Bear in mind: this was completely free. They just created an internal program whereby people could more easily propose and discuss ideas. And it drove all key metrics for employees, which helped NYPL overall.
Storytelling: Nothing resonates with the human brain more than stories. From an interview on Wharton’s website, here’s something the Ritz-Carlton chain does now:
They’ve been doing storytelling forever. What they did – and this is what I try to tell other companies to copy, because it’s free — in a Ritz-Carlton hotel, every day, every department meets for 15 minutes. It’s a group meeting. And instead of just going over the day’s events, here’s what the housekeepers need to know about this floor, or whatever, they start telling stories. And they ask the question of the employees: “Is there a great customer experience that you’ve been a part of, that you can share with the rest of us?” I was part of one of these. I checked it out. It was really fun. They start sharing stories with one another, and then they start competing for who has better stories. They get recognized publicly. That was the key. The president of the Ritz-Carlton said, “The key is, you are recognized publicly for being the hero of your customer’s story.”
Stories are free. And it drives the engagement of internal stakeholders, while also referencing customers. How easy is this?
“Keystone moments:” Consider this, from a Forbes case study:
- Aviva ’s continual challenge is to figure out how to be more efficient. However, a few years ago, they were finding that whatever they tried to improve their service resulted in things getting worse. Therefore, they decided they had to try something different and started using a ‘systems thinking’ approach. This allowed them to focus on what matters to customers and remove any ‘work’ that wasn’t of value to customers. Doing so has meant they have been able to increase efficiency, improve satisfaction, reduce complaints, reduce the number of customers calling back, reduce resource requirements, improve satisfaction and provide the customers with a better deal and service. Meanwhile, where this approach has been implemented, customer satisfaction has improved significantly and is now in the region of 80-90%, whereas employee engagement is now 70% where before it was below 50%. Finally, by focusing on doing the right sort of ‘work’, this approach has also allowed them to save tens of millions of pounds every year in operational costs.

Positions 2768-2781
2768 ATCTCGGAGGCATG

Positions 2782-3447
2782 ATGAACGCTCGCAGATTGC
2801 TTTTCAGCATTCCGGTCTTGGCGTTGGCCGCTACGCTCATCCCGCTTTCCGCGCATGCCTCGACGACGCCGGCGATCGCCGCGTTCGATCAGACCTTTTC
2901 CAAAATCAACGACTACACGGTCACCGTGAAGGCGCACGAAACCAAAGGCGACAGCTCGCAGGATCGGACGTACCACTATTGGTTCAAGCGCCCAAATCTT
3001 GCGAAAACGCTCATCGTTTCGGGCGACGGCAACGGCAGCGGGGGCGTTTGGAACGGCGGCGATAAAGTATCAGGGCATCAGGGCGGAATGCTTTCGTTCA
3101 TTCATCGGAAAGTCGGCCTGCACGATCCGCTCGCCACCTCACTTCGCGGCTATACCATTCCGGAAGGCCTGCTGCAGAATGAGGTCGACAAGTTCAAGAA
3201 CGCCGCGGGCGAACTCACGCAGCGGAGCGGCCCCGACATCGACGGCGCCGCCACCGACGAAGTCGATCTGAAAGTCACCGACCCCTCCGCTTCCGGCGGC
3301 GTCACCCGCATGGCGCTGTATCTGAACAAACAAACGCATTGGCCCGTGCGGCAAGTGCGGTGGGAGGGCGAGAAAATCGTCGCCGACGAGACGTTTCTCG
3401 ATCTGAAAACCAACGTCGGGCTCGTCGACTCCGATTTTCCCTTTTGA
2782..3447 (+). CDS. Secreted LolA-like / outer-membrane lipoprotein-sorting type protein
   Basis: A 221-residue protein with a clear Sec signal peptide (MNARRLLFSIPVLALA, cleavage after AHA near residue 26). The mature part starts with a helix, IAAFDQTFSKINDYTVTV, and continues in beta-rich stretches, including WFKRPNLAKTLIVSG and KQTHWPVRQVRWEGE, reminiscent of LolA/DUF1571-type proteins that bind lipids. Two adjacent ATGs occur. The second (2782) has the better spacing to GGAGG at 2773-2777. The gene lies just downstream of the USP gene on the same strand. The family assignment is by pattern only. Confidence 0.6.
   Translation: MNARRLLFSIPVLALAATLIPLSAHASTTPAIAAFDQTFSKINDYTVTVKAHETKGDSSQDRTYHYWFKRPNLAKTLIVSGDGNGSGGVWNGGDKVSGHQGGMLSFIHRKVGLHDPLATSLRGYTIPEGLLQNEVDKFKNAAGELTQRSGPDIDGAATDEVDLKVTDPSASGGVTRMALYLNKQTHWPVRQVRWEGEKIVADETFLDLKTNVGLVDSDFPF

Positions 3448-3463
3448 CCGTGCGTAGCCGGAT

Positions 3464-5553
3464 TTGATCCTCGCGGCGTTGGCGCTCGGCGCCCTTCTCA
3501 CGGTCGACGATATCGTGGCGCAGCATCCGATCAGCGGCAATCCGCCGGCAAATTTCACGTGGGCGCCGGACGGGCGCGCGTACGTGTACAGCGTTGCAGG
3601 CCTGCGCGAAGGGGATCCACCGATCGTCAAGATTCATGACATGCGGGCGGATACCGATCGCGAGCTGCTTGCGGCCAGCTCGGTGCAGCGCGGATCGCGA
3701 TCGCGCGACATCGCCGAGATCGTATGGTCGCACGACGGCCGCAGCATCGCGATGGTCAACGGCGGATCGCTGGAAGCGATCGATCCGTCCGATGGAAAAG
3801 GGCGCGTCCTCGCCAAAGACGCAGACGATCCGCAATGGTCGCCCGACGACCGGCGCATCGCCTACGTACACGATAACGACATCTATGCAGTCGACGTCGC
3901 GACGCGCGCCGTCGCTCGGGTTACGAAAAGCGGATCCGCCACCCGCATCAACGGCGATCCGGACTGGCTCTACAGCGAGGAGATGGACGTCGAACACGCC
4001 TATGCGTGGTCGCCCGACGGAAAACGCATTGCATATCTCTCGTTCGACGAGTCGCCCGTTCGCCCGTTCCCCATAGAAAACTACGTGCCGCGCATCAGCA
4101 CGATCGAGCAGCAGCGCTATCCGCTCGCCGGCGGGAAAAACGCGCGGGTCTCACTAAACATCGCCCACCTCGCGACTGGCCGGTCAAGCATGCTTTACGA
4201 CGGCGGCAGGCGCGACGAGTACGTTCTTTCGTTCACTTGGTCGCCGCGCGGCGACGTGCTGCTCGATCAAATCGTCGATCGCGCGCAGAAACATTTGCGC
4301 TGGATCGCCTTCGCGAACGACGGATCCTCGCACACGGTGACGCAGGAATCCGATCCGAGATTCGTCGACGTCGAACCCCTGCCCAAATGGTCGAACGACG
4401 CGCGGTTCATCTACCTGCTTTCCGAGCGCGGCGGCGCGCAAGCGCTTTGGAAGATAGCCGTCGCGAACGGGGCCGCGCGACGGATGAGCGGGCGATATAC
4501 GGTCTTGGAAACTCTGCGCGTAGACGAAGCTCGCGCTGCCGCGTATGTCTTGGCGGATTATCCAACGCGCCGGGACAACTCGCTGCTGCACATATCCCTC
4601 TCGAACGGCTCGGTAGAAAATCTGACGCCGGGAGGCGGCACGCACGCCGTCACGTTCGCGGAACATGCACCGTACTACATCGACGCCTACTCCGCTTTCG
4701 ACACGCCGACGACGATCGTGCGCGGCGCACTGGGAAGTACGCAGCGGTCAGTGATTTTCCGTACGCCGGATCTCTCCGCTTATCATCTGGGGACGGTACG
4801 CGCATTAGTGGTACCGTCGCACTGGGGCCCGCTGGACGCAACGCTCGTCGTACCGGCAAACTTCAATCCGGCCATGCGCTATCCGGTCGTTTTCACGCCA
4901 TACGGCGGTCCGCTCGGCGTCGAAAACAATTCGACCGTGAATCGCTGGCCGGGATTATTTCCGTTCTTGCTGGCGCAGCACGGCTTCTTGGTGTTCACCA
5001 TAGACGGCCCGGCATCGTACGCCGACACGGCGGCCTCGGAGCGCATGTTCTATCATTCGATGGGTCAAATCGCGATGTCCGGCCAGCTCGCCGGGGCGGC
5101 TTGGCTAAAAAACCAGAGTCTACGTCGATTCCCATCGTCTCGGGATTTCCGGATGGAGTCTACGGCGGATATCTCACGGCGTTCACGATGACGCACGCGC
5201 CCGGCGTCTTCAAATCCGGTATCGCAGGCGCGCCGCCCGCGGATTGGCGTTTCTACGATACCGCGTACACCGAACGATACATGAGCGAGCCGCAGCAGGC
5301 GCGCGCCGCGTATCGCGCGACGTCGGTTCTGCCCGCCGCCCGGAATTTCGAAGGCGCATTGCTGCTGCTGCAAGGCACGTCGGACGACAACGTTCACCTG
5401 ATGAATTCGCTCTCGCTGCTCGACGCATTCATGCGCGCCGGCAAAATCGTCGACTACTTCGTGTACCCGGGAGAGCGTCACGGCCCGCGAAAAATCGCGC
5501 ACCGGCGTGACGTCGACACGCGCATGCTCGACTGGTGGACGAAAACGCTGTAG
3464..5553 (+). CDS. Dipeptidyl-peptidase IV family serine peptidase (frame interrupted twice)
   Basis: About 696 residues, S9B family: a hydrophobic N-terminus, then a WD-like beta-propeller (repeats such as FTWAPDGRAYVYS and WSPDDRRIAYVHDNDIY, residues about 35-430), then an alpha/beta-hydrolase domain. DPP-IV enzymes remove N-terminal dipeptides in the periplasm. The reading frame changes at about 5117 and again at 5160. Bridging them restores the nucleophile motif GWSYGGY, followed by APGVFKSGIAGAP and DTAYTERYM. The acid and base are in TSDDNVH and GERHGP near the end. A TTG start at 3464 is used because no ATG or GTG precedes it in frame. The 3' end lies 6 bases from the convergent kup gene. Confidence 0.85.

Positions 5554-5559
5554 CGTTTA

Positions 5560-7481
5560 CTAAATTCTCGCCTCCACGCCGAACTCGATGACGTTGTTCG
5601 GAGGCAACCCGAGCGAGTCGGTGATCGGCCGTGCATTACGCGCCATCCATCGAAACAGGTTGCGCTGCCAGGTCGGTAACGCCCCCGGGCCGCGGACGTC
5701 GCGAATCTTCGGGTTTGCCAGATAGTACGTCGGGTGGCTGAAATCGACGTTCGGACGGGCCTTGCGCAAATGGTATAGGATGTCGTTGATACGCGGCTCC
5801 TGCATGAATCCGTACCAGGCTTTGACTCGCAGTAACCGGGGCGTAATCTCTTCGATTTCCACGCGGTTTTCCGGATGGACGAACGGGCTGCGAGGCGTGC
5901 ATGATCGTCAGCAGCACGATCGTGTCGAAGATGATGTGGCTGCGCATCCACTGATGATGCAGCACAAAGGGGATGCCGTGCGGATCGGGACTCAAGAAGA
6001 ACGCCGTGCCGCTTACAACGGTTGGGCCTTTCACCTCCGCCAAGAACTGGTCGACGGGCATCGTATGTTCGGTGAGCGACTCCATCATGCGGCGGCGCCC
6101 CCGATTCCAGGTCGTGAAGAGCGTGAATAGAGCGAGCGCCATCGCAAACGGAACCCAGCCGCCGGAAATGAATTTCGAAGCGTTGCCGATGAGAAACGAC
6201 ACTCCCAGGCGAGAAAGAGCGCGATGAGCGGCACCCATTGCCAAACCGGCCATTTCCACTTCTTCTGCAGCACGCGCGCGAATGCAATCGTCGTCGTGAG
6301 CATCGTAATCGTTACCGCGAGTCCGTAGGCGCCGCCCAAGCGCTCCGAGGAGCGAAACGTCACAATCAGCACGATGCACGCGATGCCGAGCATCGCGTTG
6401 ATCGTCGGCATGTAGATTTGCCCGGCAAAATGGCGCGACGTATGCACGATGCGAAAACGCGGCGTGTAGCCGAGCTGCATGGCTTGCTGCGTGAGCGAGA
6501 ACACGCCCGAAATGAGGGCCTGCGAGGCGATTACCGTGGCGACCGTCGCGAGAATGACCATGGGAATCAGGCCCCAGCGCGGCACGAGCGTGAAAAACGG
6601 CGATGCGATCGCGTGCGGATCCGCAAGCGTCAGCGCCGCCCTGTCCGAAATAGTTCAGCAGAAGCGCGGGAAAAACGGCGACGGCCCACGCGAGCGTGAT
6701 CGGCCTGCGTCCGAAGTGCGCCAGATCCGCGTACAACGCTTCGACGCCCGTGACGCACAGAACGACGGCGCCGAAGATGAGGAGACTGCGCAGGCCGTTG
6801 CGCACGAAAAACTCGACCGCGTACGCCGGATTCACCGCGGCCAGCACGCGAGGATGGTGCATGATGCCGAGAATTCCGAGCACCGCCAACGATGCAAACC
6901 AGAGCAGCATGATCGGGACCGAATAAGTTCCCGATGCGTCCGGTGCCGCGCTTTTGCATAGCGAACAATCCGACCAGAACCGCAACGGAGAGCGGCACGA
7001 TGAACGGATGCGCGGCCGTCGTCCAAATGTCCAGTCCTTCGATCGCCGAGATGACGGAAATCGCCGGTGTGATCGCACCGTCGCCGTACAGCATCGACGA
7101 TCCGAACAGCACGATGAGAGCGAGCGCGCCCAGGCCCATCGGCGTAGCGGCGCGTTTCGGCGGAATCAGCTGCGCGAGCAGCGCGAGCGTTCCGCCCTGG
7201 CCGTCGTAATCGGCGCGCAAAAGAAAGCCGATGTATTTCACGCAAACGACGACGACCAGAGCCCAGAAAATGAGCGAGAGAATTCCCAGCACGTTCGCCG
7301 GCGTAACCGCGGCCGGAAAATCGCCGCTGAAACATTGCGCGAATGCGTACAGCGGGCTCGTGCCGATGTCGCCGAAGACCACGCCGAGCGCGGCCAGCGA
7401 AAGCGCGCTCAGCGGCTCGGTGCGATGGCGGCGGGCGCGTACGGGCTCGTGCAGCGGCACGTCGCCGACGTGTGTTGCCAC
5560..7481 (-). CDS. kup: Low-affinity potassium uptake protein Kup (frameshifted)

This was essentially a change in thinking. It may have involved some operational costs, yes — but look at the benefits. Customers and internal stakeholders are improving! And it’s basically free or an overhead cost.
The other big one here is “respect” and “face-to-face communication,” of course. Teach your front-line managers about that and you’ll have much more engaged internal stakeholders. Don’t let your managers hide in platforms and programs and not talk to people.
What else would you add about motivating internal stakeholders?